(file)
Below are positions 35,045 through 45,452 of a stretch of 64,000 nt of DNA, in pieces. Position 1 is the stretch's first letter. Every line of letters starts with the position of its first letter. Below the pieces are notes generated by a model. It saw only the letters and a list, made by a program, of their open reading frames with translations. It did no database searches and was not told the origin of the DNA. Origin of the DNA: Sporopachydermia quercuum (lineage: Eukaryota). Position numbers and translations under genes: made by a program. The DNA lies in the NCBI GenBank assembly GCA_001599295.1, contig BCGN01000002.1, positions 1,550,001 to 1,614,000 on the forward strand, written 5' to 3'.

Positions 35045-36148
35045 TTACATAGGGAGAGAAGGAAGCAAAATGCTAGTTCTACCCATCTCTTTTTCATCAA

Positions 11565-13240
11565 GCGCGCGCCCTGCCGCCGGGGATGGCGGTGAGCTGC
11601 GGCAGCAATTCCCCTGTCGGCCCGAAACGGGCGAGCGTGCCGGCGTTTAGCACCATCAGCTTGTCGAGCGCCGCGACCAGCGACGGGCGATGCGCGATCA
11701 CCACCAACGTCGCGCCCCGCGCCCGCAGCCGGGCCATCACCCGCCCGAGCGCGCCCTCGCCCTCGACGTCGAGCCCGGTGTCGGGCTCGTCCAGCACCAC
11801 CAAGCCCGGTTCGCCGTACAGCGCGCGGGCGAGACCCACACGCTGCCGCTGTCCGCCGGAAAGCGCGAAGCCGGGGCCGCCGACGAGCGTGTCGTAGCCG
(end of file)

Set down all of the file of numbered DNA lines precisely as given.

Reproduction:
Below are positions 35,045 through 45,452 of a stretch of 64,000 nt of DNA, in pieces. Position 1 is the stretch's first letter. Every line of letters starts with the position of its first letter. Below the pieces are notes generated by a model. It saw only the letters and a list, made by a program, of their open reading frames with translations. It did no database searches and was not told the origin of the DNA. Origin of the DNA: Sporopachydermia quercuum (lineage: Eukaryota). Position numbers and translations under genes: made by a program. The DNA lies in the NCBI GenBank assembly GCA_001599295.1, contig BCGN01000002.1, positions 1,550,001 to 1,614,000 on the forward strand, written 5' to 3'.

Positions 35045-36148
35045 TTACATAGGGAGAGAAGGAAGCAAAATGCTAGTTCTACCCATCTCTTTTTCATCAA

Positions 11565-13240
11565 GCGCGCGCCCTGCCGCCGGGGATGGCGGTGAGCTGC
11601 GGCAGCAATTCCCCTGTCGGCCCGAAACGGGCGAGCGTGCCGGCGTTTAGCACCATCAGCTTGTCGAGCGCCGCGACCAGCGACGGGCGATGCGCGATCA
11701 CCACCAACGTCGCGCCCCGCGCCCGCAGCCGGGCCATCACCCGCCCGAGCGCGCCCTCGCCCTCGACGTCGAGCCCGGTGTCGGGCTCGTCCAGCACCAC
11801 CAAGCCCGGTTCGCCGTACAGCGCGCGGGCGAGACCCACACGCTGCCGCTGTCCGCCGGAAAGCGCGAAGCCGGGGCCGCCGACGAGCGTGTCGTAGCCG